Voice Assistants Alexa, Siri, Google & More Could Put You At Risk With New Scam Calls

Prompts on how to use Amazon's Alexa personal assistant are seen in an Amazon ‘experience centre’ in Vallejo, California,
Prompts on how to use Amazon's Alexa personal assistant are seen in an Amazon ‘experience centre’ in Vallejo, California, U.S., May 8, 2018. (Photo: To match Insight AMAZON.COM-ALEXA/ REUTERS/Elijah Nouvelage)

A new security issue has hit the world's leading voice assistants, and this time it is no longer about manufacturers recording our conversations. According to reports, a new scam could put voice assistant users at risk. This scam stems from the convenient auto-dial features of voice assistants to bait users into a trap.

Forbes reports that fraudsters took advantage of the fact that many people look for businesses and call them without even looking at the online entry of the business. This becomes a vulnerability that could potentially open a massive risk that those businesses are not really what they appear to be.

The new scam works by allowing online search engines to promote different business entries. These businesses are prominently featured whenever a search is made. According to the Better Business Bureau, scammers are making fake customer service number and bumping them to the topmost part of the search results by simply paying for ads. Whenever Google, Siri, or Alexa, any other voice assistants' conduct a voice search, the algorithm could accidentally choose a scam number.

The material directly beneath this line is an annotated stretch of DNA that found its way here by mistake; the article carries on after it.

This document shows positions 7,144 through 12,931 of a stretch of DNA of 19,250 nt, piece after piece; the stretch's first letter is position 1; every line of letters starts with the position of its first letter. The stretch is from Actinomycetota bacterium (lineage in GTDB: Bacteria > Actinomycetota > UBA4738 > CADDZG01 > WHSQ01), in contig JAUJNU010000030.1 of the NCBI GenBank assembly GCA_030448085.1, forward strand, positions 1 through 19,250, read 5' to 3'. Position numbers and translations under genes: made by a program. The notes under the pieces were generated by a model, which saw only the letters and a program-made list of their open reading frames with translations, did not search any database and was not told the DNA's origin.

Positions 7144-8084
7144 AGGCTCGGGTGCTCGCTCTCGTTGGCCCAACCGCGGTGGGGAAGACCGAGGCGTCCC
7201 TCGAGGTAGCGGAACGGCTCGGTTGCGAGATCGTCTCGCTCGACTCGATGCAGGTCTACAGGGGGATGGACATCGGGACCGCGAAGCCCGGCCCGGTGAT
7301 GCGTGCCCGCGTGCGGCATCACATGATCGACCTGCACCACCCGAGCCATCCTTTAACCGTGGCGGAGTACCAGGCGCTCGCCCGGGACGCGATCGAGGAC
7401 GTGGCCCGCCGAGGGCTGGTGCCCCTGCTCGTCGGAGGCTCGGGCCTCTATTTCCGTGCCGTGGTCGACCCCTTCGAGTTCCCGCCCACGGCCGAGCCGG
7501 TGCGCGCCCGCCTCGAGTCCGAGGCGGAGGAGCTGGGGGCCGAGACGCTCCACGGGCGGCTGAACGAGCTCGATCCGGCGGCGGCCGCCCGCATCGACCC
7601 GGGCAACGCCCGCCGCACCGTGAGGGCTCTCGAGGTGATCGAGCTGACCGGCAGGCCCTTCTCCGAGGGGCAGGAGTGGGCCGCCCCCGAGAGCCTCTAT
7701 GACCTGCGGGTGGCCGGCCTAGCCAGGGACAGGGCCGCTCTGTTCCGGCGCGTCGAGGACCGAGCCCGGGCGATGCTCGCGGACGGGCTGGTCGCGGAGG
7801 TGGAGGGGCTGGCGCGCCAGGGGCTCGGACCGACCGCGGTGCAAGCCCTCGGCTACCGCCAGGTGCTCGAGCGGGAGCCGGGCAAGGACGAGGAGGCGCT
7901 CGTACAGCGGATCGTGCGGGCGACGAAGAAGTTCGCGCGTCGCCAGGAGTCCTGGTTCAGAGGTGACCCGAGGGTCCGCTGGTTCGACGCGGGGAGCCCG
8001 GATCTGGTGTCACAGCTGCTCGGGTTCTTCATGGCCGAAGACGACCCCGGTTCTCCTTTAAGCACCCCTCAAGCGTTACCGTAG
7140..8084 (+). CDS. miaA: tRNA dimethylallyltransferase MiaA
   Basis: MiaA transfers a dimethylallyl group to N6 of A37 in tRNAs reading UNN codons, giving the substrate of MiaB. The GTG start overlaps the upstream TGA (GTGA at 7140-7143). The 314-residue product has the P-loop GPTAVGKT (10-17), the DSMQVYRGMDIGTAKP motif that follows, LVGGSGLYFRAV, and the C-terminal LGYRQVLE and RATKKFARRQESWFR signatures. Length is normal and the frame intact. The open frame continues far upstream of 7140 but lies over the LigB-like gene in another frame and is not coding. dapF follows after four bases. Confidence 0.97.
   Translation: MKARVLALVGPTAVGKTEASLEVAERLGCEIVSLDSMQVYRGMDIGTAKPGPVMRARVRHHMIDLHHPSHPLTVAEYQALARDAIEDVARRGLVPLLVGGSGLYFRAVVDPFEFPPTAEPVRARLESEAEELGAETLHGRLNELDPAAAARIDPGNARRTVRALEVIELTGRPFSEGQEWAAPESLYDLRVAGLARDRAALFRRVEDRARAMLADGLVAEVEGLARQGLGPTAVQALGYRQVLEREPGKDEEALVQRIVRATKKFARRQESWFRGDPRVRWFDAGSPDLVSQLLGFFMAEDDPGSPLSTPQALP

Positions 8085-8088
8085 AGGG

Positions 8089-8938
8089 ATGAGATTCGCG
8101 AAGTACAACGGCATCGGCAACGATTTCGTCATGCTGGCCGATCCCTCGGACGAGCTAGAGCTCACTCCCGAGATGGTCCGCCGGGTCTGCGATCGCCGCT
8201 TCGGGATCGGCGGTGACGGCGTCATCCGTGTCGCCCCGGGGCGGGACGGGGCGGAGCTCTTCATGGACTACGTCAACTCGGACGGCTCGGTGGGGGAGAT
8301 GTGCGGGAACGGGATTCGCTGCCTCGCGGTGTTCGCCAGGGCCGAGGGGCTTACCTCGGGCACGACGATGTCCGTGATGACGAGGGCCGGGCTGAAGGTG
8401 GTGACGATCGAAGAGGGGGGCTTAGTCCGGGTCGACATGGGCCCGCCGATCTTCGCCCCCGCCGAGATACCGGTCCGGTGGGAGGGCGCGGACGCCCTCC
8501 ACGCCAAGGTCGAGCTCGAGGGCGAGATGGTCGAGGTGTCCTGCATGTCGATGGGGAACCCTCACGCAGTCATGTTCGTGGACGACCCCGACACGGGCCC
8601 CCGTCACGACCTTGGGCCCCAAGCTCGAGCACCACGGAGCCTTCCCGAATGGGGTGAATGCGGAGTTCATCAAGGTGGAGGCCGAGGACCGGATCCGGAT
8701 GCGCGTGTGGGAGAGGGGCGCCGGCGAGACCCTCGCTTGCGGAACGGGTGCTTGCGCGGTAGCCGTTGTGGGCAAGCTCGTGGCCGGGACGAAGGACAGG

It seems that these voice assistants are not as keen on spotting fake ads and choosing an alternative as we hope them to be. There were previous reports that claim as many as 11 million false businesses are masquerading on Google maps as legit businesses, fundamentally conducting the same scam. An investigative report from the Wall Street Journal revealed that every month hundreds of thousands of these false business listings were popping up on Google Maps.

Additionally, the Better Business Bureau sends warning that even those that appear to be legitimate or familiar business names could still be drawn into this latest voice assistant scam. According to the bureau, users who need the phone number of a company should ask for the voice assistant or smart home device to find the number and dial it for you. However, when the company's rep or agent answers, it turns out that the rep or agent is not even from the legit company at all but a fraudster.

Unfortunately, there is no clever advice that voice assistant users should do to avoid this kind of scam. It is smart that you personally check the number first and lookup for the business yourself to make sure that the listings are accurate. If you still prefer to use the voice assistant's auto-dial feature, make sure that you are on the lookout for cues.

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